Tabayin (Depayin) Massacre was the biggest violent suppression of political dissidents after 8888 democratic uprising. In response to such a situation, there has been growing international pressure including countries from the region. Since the possibility for a homegrown national reconciliation process was no longer valid, consideration was given to formulate a framework or roadmap for democratic transition in Burma with the coordination of the UN Special Envoy, taking into account the visions of all parties concerned. Thailand joined the process and took unilateral initiative to outline its proposal and started to consult with SPDC and some countries in the region.
To encounter international efforts to formulate a roadmap for transition with a particular time frame and build up more pressure to materialize the democratic transition, SPDC made a reshuffle within its establishment and appointed intelligence chief, “Gen. Khin Nyunt” who was perceived as a pragmatist among Burmese generals by the international community, as the new Prime Minister. Immediately, Gen. Khin Nyunt delivered a policy speech on 30 August and announced a seven-point roadmap for transition to a "disciplined democracy"..."|
|Source/publisher:|| ||National Coalition Government of the Union of Burma|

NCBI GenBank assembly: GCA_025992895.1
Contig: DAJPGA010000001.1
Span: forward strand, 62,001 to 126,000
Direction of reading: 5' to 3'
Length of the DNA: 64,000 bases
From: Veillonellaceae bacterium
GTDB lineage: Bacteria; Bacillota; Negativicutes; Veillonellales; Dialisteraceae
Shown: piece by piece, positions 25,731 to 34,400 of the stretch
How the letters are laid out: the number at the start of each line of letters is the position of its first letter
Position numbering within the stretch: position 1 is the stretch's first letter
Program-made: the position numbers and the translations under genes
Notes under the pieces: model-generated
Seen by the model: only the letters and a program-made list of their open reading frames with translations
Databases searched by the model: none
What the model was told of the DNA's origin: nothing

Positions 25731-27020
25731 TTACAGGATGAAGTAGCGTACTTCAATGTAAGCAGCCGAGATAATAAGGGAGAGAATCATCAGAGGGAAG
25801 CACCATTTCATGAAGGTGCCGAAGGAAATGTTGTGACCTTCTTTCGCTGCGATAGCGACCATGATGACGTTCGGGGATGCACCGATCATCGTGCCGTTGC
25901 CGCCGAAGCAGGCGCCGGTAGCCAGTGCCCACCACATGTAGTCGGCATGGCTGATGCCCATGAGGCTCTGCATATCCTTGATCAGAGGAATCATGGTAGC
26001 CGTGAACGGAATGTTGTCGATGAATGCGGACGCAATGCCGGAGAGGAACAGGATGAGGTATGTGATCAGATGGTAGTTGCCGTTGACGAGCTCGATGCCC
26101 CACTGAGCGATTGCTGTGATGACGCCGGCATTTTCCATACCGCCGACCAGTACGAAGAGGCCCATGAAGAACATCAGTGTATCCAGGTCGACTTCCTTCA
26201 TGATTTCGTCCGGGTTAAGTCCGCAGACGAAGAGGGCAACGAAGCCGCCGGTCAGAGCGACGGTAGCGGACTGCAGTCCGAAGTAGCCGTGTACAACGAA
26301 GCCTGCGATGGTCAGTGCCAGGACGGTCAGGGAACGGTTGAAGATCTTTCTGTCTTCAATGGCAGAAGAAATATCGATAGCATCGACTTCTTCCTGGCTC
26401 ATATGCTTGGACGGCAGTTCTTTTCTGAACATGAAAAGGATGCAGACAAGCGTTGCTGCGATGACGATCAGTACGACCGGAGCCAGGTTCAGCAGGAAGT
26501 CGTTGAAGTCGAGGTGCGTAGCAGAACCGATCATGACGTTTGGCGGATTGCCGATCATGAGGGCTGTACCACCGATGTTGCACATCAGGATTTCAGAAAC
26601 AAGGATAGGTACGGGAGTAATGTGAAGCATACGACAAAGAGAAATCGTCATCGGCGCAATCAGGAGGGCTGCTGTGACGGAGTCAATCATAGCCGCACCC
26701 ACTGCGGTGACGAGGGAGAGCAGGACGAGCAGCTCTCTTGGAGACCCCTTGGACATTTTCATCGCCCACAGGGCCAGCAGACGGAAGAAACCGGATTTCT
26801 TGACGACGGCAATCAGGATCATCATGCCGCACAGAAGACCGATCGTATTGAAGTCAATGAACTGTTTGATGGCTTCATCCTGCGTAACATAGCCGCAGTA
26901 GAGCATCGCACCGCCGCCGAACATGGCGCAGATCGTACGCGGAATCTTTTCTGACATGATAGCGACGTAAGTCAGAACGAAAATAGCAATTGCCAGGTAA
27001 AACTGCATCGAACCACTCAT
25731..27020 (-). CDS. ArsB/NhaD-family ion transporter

|Format/size:|| ||html (49K), Word (58K)|
|Alternate URLs:|| ||http://www.ibiblio.org/obl/docs/briefing-paper-ncgub.doc|
|Date of entry/update:|| ||24 October 2003|
|Title:|| ||Wa sets conditions for junta convention
|Date of publication:|| ||19 October 2003|
|Description/subject:|| ||"...A "tripartite" meeting held in Panghsang, 13-15 October, agreed on a 5-point position as a prerequisite for the upcoming "National Convention" to be summoned by Rangoon, according to a joint statement that was received by S.H.A.N. this morning (19 October)...
The 5 conditions jointly set by Mongla, Shan and Wa representatives are as follows:
* Freedom of meeting among leaders of ethnic nationalities prior to the convening of the National Convention;
* Delegates to the National Convention to be chosen freely by each nationalities concerned;
* The National Convention must be all inclusive and participated by "proper" delegates;
* Freedom of discussion and freedom of activities during the National Convention;
* To lay down democratic principles in order to establish a modern and developed new democratic state.|
|Format/size:|| ||html (13K)|
|Date of entry/update:|| ||28 October 2003|
|Title:|| ||Burma’s National Convention: New Resolve, Same Hurdles
|Date of publication:|| ||18 September 2003|
|Description/subject:|| ||"On August 30, Burmese Prime Minister Gen Khin Nyunt announced that Burma would reconvene the long-suspended National Convention, the first step in the "road map of Myanmar" he laid out in his inaugural address. A week later, a panel of high-ranking army officers was appointed to the National Convention Convening Committee.
Rangoon has tried for the past eight years to produce a junta-friendly constitution through the National Convention. Clearly, it has failed. But the new moves—the decision to resume the convention and the reorganization of the Convention Committee—may signal that the junta is more resolute about achieving the goals of the convention. Nevertheless, the Burmese generals will face the same hurdles experienced in the previous efforts to draft a constitution..."|